She argues that the notion of "respecting your elders" may also have blunted the desire to take on the baby boomers. And there's still an attitude that young people are "ungrateful", she believes. "Older people are worried about their own children but not other people's kids."

And, of course, while the economic situation may look grim, young people do have some advantages over previous generations.

Their world has opened up massively. Expectations are that young people will start work and settle down later. This leaves them free to travel and the costs are much lower than 50 or even 30 years ago.

A return flight to Johannesburg might have cost £500 in 1980. By 2008 it was £505, which allowing for inflation was a massive reduction in real terms. A return to Sydney was £716. In 2008 it was £699.

Then there's the field of consumer electronics. In the 1970s and 1980s buying a television was expensive. Having access to entertainment and information was limited.

Computers were exotic and pricey. And that was before you could even go online. "I remember buying my first computer in about 1984," says technology writer Jonathan Margolis. "It was an Amstrad 9512 and cost £400 in Dixons. It was about 6 weeks' wages and considered a huge bargain."

Now you can pick up a laptop for as little as £100. Today nearly all a person's entertainment needs can be found on something that didn't exist 30 years ago - the mobile phone.

But these blandishments may be seen as inadequate compensation for the economic hardships. And baby boomers get the same gadgets and cheap travel.

The generational squeeze hasn't hit home yet, says Sefton. But it's coming. The solution may be for the better off in that generation taking over responsibility for their own health and social care, he argues. Rich countries - Norway, South Korea, Singapore - have set up investment funds to provide for future generations.

You could argue this is just boom and bust writ large. The economy grows, baby booms happen. You can't penalise a generation that was lucky. Willetts, who is now the Universities Minister, disagrees. Demography makes it too big a gap.

"When you look at the hard financial facts of the houses we own and the pensions we've built up, it's a big challenge to the baby boomer generation to which I belong."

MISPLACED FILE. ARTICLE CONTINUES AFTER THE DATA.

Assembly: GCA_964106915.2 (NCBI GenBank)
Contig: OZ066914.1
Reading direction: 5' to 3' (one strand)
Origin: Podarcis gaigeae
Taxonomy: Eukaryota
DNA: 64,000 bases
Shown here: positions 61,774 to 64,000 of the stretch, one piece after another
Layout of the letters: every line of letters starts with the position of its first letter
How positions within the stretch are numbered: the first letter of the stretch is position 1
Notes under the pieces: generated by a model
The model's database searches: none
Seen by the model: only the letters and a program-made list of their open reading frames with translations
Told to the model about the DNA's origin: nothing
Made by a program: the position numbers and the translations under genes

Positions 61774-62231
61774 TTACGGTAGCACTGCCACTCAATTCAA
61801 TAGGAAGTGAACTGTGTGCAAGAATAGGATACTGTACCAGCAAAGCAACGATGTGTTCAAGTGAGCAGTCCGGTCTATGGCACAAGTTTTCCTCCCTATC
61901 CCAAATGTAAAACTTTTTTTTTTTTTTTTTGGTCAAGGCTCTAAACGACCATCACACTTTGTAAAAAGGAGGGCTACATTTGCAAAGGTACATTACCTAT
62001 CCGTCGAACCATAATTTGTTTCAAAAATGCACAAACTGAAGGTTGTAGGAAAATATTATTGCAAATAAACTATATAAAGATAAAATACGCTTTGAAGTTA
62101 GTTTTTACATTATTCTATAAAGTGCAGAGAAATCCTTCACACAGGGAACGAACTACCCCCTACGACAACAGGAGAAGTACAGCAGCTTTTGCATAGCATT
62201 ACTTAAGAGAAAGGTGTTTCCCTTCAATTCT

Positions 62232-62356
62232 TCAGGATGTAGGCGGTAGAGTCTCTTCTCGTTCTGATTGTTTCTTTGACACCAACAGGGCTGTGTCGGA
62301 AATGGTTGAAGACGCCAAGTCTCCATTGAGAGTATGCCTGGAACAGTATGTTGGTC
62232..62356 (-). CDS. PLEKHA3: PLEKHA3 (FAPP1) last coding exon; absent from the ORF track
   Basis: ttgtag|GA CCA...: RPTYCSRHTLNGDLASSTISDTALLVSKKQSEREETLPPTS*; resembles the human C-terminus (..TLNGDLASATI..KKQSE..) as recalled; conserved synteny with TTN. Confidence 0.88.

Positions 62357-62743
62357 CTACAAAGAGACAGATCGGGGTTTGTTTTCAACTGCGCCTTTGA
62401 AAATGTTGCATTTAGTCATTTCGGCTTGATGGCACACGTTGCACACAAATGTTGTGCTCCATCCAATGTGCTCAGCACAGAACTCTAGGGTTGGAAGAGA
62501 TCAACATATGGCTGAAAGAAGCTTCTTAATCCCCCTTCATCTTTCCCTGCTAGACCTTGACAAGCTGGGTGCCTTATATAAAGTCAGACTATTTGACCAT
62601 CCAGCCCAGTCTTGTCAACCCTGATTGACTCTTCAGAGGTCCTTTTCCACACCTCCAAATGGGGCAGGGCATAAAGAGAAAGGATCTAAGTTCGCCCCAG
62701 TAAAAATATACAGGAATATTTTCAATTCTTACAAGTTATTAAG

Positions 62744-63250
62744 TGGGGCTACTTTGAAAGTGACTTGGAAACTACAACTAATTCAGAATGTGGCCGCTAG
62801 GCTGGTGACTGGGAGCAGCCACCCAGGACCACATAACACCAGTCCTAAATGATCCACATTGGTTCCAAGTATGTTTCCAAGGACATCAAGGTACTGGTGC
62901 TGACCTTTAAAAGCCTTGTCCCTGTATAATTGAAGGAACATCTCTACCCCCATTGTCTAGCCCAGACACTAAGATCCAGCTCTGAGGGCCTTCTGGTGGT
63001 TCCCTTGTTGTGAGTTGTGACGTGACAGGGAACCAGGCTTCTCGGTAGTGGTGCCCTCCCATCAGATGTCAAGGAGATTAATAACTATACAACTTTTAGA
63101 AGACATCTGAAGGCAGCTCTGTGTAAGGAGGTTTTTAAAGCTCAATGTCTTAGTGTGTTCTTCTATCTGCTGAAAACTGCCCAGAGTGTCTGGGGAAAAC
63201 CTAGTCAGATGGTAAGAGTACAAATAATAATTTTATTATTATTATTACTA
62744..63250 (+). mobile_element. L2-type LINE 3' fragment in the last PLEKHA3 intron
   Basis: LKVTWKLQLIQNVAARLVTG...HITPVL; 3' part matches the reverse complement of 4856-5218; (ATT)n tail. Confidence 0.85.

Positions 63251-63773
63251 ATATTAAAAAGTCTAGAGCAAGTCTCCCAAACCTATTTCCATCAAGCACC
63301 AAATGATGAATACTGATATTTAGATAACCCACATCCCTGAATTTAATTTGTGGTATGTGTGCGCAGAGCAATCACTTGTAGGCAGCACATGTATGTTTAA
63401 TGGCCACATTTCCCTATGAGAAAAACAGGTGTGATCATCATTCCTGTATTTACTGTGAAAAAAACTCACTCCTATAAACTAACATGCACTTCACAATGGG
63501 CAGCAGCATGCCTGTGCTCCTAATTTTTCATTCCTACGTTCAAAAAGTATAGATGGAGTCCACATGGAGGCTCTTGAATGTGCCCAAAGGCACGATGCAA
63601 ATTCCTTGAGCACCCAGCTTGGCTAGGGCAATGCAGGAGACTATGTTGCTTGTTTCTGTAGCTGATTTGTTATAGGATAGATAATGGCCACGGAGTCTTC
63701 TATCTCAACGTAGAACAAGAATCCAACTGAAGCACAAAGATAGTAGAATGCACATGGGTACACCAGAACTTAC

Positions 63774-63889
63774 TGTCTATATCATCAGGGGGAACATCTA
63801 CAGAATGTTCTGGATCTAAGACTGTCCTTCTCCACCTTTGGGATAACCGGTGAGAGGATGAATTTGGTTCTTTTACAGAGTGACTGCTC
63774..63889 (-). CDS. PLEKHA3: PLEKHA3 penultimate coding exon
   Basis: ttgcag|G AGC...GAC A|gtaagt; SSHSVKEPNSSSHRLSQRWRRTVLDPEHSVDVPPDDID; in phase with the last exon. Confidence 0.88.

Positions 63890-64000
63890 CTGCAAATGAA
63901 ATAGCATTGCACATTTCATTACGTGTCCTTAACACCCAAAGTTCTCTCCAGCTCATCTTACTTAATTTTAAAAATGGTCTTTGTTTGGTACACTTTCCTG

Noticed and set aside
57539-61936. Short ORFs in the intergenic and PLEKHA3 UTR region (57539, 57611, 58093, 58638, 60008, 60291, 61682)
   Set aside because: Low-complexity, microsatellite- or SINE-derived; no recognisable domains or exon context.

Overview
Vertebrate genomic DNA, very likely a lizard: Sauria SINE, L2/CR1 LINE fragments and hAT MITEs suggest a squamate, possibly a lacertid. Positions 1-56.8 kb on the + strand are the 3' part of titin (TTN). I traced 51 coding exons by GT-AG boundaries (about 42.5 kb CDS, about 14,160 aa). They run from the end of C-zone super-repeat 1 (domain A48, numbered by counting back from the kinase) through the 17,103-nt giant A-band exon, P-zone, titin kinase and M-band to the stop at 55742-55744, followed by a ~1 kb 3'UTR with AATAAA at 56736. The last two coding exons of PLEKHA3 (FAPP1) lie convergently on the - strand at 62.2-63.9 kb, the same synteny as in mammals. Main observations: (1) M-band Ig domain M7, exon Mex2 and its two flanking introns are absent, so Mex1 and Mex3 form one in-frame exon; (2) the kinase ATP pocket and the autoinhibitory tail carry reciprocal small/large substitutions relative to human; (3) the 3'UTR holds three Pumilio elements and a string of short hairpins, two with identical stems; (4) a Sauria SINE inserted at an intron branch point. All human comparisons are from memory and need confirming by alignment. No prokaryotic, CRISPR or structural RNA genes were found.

You can follow the Magazine on Twitter and on Facebook


More on This Story

In today's Magazine

The BBC is not responsible for the content of external Internet sites


This entry is now closed for comments

Jump to comments pagination
  • rate this

    Comment number 955.

    Have young people never had it so bad?

    how far back in history means 'never'? 10/50/100/200/1000 years?

  • rate this

    Comment number 954.

    Mayna; Actually, these policies stretch back to the 80's. So yeah, your wrong
    if it dates back to 80s then leveller was wrong to claim its current tory fault - as I indicated along with that labour did nothing then as well so faul of ALL govs
    This is an issue of ideaologies, ... self-serving ... fecal matter from them.
    Everyone is self serving, or why go to a sale?

  • rate this

    Comment number 953.

    Here's an idea for unemployed young people: become an undertaker: you will never be out of work and if the demographics are correct, business will be booming before too long!

  • rate this

    Comment number 952.

    Poverty is partly a question of priorities. Like other baby-boomers, I aimed to get qualified, get a job, find a mate, get a house and have a family - strictly in that order. Nor did any of us think we had the luxury to produce offspring with no one to support them, change partners on a whim or change accommodation frequently as a result. We left that to the born-rich.

  • rate this

    Comment number 951.

    @ 858."I've never understood why the young are almost universally in favour of higher public spending. ". The argument for 'no more cuts' is largely an opposing view of how best to reduce the deficit based on growth first rather than reckless austerity now. Perhaps the younger generation can manage this economy better than the older generation did for them. I hope this helps your understanding.

  • rate this

    Comment number 950.

    Hey Baby Boomers, don't forget, we choose your retirement homes!

  • rate this

    Comment number 949.

    CAMERON is a coward,he & his Tories are waging class war,between the haves & have-nots.
    He will not tax the 'Buy-to-Let' landlords,who buy their properties with taxpayers money,to the tune of £32 BILLION p.a.
    It is a massive fraud on taxpayers,who have to pay for it with Benefit Cuts & tax increases.

  • rate this

    Comment number 948.

    My fellow Baby Boomers would do well to remember who'll be choosing our "nursing" homes when we are too old & doolally to choose ourselves....

    ....we'll soon no longer be an electoral majority & our children & grand children will not give up on ever having a house or a pension to pay for our retirement....

  • rate this